WASHINGTON—Animal welfare and conservation non-profit, Born Free USA, working in collaboration with Humane Society International and the Humane Society of the United States, has today released a shocking undercover investigation exposing the cruelty of animal trapping, including for the fur trade, in the United States.
An undercover investigator attended the National Trappers Association Convention in Iowa in July 2021 and a state-sponsored Trappers Education Course, provided in partnership between the Iowa Department of Natural Resources and the Iowa Trappers Association, in November 2021, before going out with three trappers to witness how animals are trapped and killed. The investigation’s findings are harrowing and reveal the inherent cruelty of trapping.
Video and audio evidence captured includes:
- Trapped raccoons being bludgeoned with a baseball bat, causing protracted death.
- A trapper standing on the neck of a raccoon after the animal has been beaten with a bat.
- Animals being thrown in the back of a pickup truck after being bludgeoned but without confirmation of death. One raccoon was later found to still be alive and was hit multiple times again with the bat. The trapper is heard complaining “I don’t know what his [expletive] problem is.”
- A dead fox in a leghold trap who had struggled so hard to free himself that his leg had snapped clean through. The fox had likely been killed by coyotes as he was unable to defend himself or run away.
- A photo of a dead cat among the bodies of wild animal trapping victims, demonstrating that traps are also dangerous and deadly to non-targeted animals, including companion animals.
- A representative from the Department of Natural Resources volunteering information on loopholes in Iowa’s trapping law.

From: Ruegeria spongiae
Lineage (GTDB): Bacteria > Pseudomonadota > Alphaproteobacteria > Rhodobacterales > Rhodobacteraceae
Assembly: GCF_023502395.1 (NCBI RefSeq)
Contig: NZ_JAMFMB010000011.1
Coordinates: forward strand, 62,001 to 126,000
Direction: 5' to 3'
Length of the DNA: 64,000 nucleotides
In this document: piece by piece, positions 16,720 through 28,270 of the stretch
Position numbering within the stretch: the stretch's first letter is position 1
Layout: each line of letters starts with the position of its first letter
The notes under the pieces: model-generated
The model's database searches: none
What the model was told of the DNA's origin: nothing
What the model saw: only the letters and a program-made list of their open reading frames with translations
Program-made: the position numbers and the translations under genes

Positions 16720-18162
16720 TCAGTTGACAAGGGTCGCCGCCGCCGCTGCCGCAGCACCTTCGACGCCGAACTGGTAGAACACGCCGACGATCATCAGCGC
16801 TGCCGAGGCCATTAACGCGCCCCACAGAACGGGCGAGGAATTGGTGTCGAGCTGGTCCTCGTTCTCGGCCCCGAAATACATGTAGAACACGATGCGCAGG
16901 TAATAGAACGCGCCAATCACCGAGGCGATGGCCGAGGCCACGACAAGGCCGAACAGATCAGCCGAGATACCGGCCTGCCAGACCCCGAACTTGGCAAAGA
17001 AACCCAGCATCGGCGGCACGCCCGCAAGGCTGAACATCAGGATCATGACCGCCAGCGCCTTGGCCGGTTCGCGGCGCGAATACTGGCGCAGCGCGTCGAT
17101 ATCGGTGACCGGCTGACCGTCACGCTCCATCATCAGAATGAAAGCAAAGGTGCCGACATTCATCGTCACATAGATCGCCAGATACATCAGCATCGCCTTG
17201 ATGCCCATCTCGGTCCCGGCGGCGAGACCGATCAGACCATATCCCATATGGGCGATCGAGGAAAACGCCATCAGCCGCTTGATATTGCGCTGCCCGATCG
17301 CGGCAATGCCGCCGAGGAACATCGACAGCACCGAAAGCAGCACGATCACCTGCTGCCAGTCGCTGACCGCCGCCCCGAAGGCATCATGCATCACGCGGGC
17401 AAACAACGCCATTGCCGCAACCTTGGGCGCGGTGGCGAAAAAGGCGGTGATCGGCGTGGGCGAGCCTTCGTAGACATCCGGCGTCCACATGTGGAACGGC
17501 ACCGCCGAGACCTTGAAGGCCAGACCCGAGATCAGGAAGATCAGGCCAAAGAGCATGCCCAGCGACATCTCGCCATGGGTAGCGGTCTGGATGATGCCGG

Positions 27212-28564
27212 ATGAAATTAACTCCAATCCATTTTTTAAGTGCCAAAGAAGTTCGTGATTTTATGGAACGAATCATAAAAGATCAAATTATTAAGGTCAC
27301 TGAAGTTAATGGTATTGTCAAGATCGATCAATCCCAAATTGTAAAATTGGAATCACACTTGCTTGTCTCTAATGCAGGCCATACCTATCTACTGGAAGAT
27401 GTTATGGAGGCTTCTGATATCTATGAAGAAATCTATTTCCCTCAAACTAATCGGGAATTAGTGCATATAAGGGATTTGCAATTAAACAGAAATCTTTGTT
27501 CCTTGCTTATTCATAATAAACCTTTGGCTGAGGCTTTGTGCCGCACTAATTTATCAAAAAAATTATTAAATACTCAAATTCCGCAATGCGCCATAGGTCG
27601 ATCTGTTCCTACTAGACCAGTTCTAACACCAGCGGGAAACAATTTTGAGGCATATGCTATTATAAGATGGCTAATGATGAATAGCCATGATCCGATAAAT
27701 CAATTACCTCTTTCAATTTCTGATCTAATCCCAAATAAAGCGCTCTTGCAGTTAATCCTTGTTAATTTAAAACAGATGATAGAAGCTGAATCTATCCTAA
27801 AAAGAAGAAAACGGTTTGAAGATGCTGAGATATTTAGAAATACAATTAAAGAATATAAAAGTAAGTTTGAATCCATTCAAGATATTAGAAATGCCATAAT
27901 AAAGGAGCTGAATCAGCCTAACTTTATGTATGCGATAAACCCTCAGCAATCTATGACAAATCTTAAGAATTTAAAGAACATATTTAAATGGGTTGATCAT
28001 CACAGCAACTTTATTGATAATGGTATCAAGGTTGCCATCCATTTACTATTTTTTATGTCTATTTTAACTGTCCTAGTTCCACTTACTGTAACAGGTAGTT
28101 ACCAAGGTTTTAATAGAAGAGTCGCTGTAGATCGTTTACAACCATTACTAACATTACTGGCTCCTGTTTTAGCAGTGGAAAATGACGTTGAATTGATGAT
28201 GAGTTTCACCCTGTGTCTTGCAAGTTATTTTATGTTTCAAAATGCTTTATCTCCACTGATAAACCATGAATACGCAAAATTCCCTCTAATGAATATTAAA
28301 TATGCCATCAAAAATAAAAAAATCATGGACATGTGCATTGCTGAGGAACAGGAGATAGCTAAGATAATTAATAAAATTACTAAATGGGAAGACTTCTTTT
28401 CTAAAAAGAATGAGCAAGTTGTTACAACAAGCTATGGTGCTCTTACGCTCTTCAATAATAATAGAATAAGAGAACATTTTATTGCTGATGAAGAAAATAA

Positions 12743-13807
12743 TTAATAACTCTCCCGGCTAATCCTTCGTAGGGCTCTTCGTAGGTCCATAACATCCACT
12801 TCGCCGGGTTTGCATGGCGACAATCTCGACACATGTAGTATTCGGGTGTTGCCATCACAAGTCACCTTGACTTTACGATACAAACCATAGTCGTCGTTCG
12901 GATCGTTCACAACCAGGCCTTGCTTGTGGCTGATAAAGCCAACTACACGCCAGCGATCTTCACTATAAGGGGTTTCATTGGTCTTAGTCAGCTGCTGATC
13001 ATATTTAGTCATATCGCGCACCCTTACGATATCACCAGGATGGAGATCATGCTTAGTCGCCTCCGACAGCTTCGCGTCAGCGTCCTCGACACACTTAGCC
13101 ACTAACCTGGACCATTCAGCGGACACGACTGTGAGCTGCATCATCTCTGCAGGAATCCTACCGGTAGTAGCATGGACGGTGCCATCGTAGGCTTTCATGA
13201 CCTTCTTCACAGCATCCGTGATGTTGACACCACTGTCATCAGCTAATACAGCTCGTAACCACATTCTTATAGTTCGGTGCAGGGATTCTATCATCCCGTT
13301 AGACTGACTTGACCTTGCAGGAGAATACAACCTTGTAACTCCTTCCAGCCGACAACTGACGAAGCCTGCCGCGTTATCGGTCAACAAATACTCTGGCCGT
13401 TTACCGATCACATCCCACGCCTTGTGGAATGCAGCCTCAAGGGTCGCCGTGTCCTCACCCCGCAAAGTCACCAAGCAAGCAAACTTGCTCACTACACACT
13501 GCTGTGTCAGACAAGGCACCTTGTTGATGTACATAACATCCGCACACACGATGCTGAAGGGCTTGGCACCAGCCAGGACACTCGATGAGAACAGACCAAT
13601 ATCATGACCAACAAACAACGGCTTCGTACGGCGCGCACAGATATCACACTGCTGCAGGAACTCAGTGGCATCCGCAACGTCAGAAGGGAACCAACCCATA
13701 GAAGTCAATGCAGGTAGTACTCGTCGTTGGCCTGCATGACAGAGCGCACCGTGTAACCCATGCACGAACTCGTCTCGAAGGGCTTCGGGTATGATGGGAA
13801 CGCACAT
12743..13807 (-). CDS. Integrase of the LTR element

- A trapper posing for a photograph with the dead body of a beaver who was found hanging in a snare from a tree.
- Trainers on a state sponsored education course laughing as they talk about illegal practices.
Angela Grimes, CEO of Born Free USA, said: “The evidence captured as part of this investigation is difficult to watch, but it is important. This inexcusable cruelty is meted out to millions of animals each year across the country. The indiscriminate nature of these types of traps, the inevitable suffering that they cause, and the fact that the U.S. is trailing behind other countries that have already taken steps to ban these archaic contraptions, all point to one thing: it is time for a trapping ban.”
Kitty Block, CEO of Humane Society International and President and CEO of the Humane Society of the United States, said: "Fur is a dying industry, it’s outmoded and out of step with today’s views on animal welfare and the environment. The horrific treatment of animals seen in this investigation is cruelty and nothing more. These antiquated traps force helpless animals to endure unimaginable pain for hours or even days, only to be brutally beaten to death. It is inconceivable why anyone would want this unnecessary suffering for fashion to continue. Designers, department stores and legislators in the United States and around the world have the power to end this suffering by banning this trade and going fur-free."
This and previous investigations clearly demonstrate that trapping frequently involves extreme animal suffering. The cruelties exposed are in stark contrast to the PR claims of fur industry certification schemes such as Furmark, which promise that North American Wild Fur programs “prioritize the sustainability and welfare of all fur-bearing species.” Our evidence also completely undermines the fur trade’s claims that wild fur trapping is “subject to a comprehensive system of laws, regulations, checks and controls.”
The organizations are calling on U.S. lawmakers to take steps to enact legislation to ban trapping, beginning with the prohibition of body-gripping, leg-hold, snare and similar traps within the National Wildlife Refuge System via the passage and implementation of the Refuge from Cruel Trapping Act, H.R. 4716. Calls are also being made to prohibit the sale of fur, both in the U.S. and overseas, in countries such as the United Kingdom, which provide markets for trapped fur to be sold. Consumers, retailers and fashion brands also have the power to drive change by stopping buying fur from animals cruelly farmed or trapped.
Grimes concluded: “We believe that the evidence speaks for itself. Lawmakers have it within their power to end this suffering, and we implore them to do so by lending their support to the Refuge from Cruel Trapping Act as an important first step. It is beyond time to consign this outdated practice to the rubbish bin of history.”